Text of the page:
It was about a year and a half ago — almost overnight — I dramatically changed the way that I organised my own digital self.

I’ve dedicated a lot of my time to maintaining organisation within working environments over the past couple of years (anyone I’ve worked with will most likely back this up) and it’s all down to one thought in my mind; who else is will see this file? Just from the thought of knowing that someone else will open a particular file that I’ve created or worked on, has made me far more organised and allows me to keep things clear and not try to overcomplicate things. Maybe it’s because I’m embarrassed to let someone see my mess, just like I’ll tidy up the house before someone comes round.

The one thing I didn’t realise, is that my embarrassment of letting others trawl through my mess ended up as a massive favour for myself further down the line. So many times throughout the past year, ‘Present Joe’ has thanked ‘Past Joe’ for labelling something logically and conveniently. I found myself working much faster in the long run when it came to making adjustments multiple times on multiple occasions, as I was able to understand a file from the moment I opened it as I was completely new to the file. Lest not forget that I was actually able to find the file in the most logical place in the first instance! These efforts have turned into habits and nature for me, even for my own personal work as I know that one day, I will feel like a new person viewing my own work and there won’t be any embarrassed in the slightest.

By thinking of others, I had made myself more efficient.

The underlying thought that other people will almost always be working collaboratively on the same documents as me, has lead to a much greater increase in productivity. It sounds pretty simple and rather silly that I feel the need to explain that being tidy for others will help you out; but remember, there was a time when I thought I was pretty tidy and well organised, but it wasn’t until I took a seat in the audience that I realised just how wrong I was and dealt with it. I’ve been helping my future self ever since.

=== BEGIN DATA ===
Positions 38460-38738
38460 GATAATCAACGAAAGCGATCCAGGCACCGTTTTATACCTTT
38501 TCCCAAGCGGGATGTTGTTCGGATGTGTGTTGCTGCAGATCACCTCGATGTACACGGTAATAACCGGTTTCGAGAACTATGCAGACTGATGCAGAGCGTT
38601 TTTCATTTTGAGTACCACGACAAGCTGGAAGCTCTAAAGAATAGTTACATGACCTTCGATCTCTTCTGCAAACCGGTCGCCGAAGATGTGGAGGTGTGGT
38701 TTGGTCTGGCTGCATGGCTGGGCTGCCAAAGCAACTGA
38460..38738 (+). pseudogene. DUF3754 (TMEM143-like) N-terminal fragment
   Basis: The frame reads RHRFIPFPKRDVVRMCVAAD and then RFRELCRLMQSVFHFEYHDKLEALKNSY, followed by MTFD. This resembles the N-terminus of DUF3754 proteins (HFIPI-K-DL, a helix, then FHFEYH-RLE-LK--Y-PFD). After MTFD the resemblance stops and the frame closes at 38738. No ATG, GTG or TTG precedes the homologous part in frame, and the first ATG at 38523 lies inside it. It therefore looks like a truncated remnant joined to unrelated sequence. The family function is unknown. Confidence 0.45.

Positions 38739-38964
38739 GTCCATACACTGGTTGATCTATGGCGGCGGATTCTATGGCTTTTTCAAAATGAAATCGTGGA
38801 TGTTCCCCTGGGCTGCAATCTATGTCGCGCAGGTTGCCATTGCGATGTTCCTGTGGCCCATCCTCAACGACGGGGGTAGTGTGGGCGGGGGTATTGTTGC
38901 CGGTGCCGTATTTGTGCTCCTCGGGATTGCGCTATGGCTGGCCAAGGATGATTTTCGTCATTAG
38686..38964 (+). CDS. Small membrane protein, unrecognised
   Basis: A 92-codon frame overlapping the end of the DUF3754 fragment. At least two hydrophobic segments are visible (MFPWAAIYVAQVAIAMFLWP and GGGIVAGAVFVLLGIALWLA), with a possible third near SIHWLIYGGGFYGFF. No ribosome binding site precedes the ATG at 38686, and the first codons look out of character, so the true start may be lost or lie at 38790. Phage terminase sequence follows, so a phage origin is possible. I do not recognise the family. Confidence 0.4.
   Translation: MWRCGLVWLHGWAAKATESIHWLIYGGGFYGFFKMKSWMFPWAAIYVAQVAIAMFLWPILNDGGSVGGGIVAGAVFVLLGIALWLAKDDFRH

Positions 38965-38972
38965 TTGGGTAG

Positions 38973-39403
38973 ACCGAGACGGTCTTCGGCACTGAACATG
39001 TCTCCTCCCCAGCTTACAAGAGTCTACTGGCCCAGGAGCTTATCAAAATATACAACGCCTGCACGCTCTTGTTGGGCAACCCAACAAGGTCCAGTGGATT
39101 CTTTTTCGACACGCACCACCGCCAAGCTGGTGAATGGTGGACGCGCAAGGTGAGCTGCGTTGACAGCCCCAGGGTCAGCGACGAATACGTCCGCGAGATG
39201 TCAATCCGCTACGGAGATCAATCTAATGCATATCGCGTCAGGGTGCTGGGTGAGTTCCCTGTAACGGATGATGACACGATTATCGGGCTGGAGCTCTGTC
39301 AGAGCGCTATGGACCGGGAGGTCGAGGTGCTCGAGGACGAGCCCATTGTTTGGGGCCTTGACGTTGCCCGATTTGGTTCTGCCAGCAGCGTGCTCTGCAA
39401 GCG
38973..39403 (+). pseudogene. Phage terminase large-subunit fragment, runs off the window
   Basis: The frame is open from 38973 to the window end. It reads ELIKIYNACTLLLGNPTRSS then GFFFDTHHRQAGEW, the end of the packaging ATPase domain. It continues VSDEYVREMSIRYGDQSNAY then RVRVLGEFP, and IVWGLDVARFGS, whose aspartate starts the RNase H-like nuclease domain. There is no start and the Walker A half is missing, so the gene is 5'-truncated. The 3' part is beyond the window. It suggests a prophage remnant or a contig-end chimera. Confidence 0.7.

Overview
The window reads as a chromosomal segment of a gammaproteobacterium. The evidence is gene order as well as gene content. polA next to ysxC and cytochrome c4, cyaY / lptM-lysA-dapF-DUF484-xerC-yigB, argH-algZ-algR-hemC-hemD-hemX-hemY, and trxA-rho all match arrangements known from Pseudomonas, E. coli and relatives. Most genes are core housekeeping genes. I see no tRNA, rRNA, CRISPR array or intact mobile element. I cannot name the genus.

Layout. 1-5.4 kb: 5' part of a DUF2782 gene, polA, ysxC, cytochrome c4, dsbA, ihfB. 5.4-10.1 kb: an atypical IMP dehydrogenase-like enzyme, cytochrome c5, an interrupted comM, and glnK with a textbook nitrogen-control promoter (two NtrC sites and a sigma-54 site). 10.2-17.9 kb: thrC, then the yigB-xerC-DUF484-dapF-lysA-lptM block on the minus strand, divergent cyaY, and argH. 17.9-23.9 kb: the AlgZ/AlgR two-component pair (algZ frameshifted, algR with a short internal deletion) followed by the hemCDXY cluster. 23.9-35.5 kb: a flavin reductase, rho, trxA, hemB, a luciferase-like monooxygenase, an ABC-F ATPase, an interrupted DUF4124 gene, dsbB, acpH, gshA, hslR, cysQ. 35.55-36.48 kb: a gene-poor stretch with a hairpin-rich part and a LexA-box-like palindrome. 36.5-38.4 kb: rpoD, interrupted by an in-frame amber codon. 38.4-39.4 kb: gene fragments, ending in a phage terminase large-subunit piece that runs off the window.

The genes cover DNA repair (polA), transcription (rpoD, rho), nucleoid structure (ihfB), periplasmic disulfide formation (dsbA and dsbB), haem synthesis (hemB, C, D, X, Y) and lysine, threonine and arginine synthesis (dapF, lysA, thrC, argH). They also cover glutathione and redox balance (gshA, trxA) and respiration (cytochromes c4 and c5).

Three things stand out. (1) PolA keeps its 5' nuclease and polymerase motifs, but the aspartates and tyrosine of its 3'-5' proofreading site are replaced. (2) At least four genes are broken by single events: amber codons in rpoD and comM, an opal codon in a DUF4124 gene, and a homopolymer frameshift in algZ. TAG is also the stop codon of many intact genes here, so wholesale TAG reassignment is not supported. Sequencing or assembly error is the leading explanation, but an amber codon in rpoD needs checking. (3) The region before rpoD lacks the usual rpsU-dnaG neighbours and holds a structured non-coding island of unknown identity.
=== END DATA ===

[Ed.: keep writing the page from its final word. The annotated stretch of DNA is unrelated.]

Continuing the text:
If you’ve made it this far, thanks for reading; I know this has sounded like a parent moaning to their children about leaving a mess. But I hope that the digital experiences I have learnt from, will allow you to recognise how initially helping others out can ultimately offer more assistance to your own future self, in more ways than you can imagine. Give it a try. Go over the top on organising something that you do regularly and then thank your past self later on.

As mentioned earlier, watch this space for a whole host of resources on improving your workflow and productivity!

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One comment

  1. […] abstract background was originally used for my blog post “Make your Future Self thank your Past Self” as a way of introducing colour to the page. I shared this on Dribbble and then a few months […]